and low residue diet are needed. Sedative drug and pain-killer
are injected right before examination to reduce patients’ anxiety
and any discomfort. Tissue samples for laboratory examination
will be obtained and polyps can be removed during colonoscopy.
Potential complications associated with colonoscopy include
bowel perforation, significant bleeding and complications related
to removal of polyps, but they are uncommon.
According to available evidence, there is insufficient information to
determine which screening test is superior in terms of the balance of
benefits and potential harms.
7
Should I screen for colorectal cancer if I do not have any
symptom?
For general public
Although there is currently insufficient local evidence to support the implementation of
a population-based colorectal cancer screening programme 1 in Hong Kong, the Hong
Kong SAR Government’s Cancer Expert Working Group on Cancer Prevention and
Screening (CEWG) recommends individuals aged 50 to 75 to discuss with their doctor
and consider screening for colorectal cancer by one of the following screening methods:
s FAECALOCCULTBLOODTEST&/"4EVERYTOYEARS/2
s SIGMOIDOSCOPYEVERYYEARS/2
s COLONOSCOPYEVERYYEARS
1
Population-based colorectal cancer screening refers to colorectal cancer screening which is offered
systematically to all individuals without symtom in a defined target group (e.g. certain age groups).
6
For high-risk groups
The CEWG also recommends individuals at high risk, such as:
s persons with mutated gene of hereditary bowel diseases, e.g. familial adenomatous polyposis
(FAP) or hereditary nonpolyposis colorectal cancer (HNPCC); or
s persons with one or more first-degree relatives having colorectal cancer diagnosed at or below
60 years of age
First-degree relatives refer to parents, siblings, sons or daughters
parents
brothers
sisters
sons
daughters
Should start colorectal cancer screening at an earlier age and have
screening repeated at shorter time intervals as recommended by their
doctor.
7
8
What should I consider if I wish to be screened?
You should be aware that all screening tests have their limitations and they are not 100% accurate.
There are false positive and false negative results. A person with abnormal screening test result may
in fact not have colorectal cancer (false positive result). He/she will be subjected to unnecessary
anxiety, further investigations and treatments which may be harmful.
On the other hand, a person with normal screening test result may indeed have colorectal cancer
(false negative result) but he/she will be falsely reassured leading to delay in seeking appropriate
treatment. Individuals considering a screening test should seek advice from doctors for assessment
of need and obtain full information on potential benefits and risks of having the test for an informed
choice.
POTENTIAL BENEFITS of having colorectal cancer screening
g
s Early cancer detection may lead to higher rates of successful treatment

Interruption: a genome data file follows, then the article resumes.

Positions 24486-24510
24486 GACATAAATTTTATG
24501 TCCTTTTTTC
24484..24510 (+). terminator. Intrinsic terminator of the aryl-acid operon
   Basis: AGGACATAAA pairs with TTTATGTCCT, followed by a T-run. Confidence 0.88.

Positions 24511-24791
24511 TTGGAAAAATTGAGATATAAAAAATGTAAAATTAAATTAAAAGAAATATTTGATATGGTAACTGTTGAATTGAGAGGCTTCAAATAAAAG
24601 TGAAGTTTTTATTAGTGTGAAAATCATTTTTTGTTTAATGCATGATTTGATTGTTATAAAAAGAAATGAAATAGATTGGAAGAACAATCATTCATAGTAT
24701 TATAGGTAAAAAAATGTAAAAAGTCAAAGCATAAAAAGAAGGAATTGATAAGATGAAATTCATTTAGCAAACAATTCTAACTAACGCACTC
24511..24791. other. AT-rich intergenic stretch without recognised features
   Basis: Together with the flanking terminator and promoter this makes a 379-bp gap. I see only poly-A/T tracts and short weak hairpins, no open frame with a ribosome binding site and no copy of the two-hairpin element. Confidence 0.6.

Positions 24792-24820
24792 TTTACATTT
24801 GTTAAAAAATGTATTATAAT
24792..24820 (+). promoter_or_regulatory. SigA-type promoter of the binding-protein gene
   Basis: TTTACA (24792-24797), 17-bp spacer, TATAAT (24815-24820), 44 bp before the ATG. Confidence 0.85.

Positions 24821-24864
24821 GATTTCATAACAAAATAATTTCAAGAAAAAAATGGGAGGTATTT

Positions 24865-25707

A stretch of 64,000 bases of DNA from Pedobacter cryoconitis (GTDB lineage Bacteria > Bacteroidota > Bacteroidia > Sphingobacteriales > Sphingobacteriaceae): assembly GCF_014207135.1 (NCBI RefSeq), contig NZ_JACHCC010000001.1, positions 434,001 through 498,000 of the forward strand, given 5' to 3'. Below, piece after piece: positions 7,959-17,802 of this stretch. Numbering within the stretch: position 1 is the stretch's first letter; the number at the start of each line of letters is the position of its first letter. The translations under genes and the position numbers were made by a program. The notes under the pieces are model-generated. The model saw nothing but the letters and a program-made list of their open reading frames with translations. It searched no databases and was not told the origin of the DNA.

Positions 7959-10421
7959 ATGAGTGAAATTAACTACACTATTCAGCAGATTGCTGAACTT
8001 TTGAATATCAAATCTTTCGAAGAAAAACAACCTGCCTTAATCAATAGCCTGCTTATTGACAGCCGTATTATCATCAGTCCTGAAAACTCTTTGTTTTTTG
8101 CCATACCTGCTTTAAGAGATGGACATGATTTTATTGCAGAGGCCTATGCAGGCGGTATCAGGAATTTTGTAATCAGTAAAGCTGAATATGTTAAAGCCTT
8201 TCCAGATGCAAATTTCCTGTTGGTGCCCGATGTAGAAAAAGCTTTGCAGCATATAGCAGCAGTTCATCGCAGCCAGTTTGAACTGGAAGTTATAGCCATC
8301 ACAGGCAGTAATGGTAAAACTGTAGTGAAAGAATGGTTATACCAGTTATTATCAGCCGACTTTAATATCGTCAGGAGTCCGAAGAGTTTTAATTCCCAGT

s Successful treatment may prevent more advanced cancer
s Treatment for early stage cancer may be mild and lead to less complication
POTENTIAL RISKS of having colorectal cancer screening
s It may miss cancer even when it is present and cause false reassurance
s It may cause false alarm, unnecessary anxiety and potentially risky investigations when
there is no cancer
s Screening test itself, subsequent investigations following screening test and treatment
may have side effects
8
9
What are the treatments for colorectal cancer?
Treatments for colorectal cancer may include
surgery, chemotherapy (use of anti-cancer drugs), or
radiotherapy (use of x-ray to target and kill cancer cells),
alone or in combination. The doctor will recommend
the optimal treatment depending on the type of
colorectal cancer, its size and location, along with the
extent to which it affects the patient's life, and the
presence of any other medical conditions.
10
How can I help myself if I have colorectal cancer?
You can face the disease positively in the following ways:
s Understand your illness and its treatment
s Talk to someone trustworthy about how you feel
s Cooperate with the health care professionals who are
involved with your care
s Take part in support groups to enhance the ability to
self-care and for mutual support
s Eat properly and adopt a diet as instructed by health
care professionals
s Exercise regularly under medical supervision
s Avoid stress, learn techniques to relax and do things that
you enjoy
9
Cancer Prevention and Support Services
Walking Hand-in-Hand Cancer Family Support, The Hong Kong Anti-Cancer Society
3921 3777
Website www.hkacs.org.hk
Phone
Service Hours 9am-5pm (Mon – Fri); 9am – 1pm (Sat)
CancerLink Hotline, Hong Kong Cancer Fund
Service Hours 9am – 10pm (Mon-Fri); 9am – 6pm (Sat)
3656 0800 (Kowloon)
Phone 3667 3000 (Hong Kong)
Service Hours 9am – 6pm (Mon-Thu, Sat); 9am – 10pm (Fri)
Phone 3919 7000 (New Territories) Service Hours 9am – 6pm (Mon-Thu, Sat); 9am – 10pm (Fri)
Website www.cancer-fund.org
Phone
Hereditary Gastrointestinal Cancer Registry
Phone
2255 4911
Website
www.hkgenerations.com
World Cancer Research Fund Hong Kong
Phone
2529 5025
Website
www.wcrf-hk.org
Patient Resource Centres
Queen Mary Hospital Cancer Counselling
and Support Services
Phone
Tuen Mun Hospital
Phone
2468 5045
2255 3900
Prince of Wales Hospital
Pamela Youde Nethersole Eastern Hospital
Phone
Phone
2632 4030
2595 4165
Princess Margaret Hospital
Queen Elizabeth Hospital
2990 2498
3506 5393
Related information
You can get more information on related health topics from:
Central Health Education Unit, Department of Health
Website www.cheu.gov.hk
Change for Health Website
Website www.change4health.gov.hk
Health Education Hotline of the Department of Health:
H
2833 0111
The booklet is available for download at www.cheu.gov.hk/eng/resources/commonkiller.htm
For additional copies, please complete the request form downloadable from
www.cheu.gov.hk/eng/resources/form.htm
© 2013 Cancer Expert Working Group on Cancer Prevention and Screening &
Department of Health
Published by the Department of Health
June 2015
Printed by the Government Logistics Department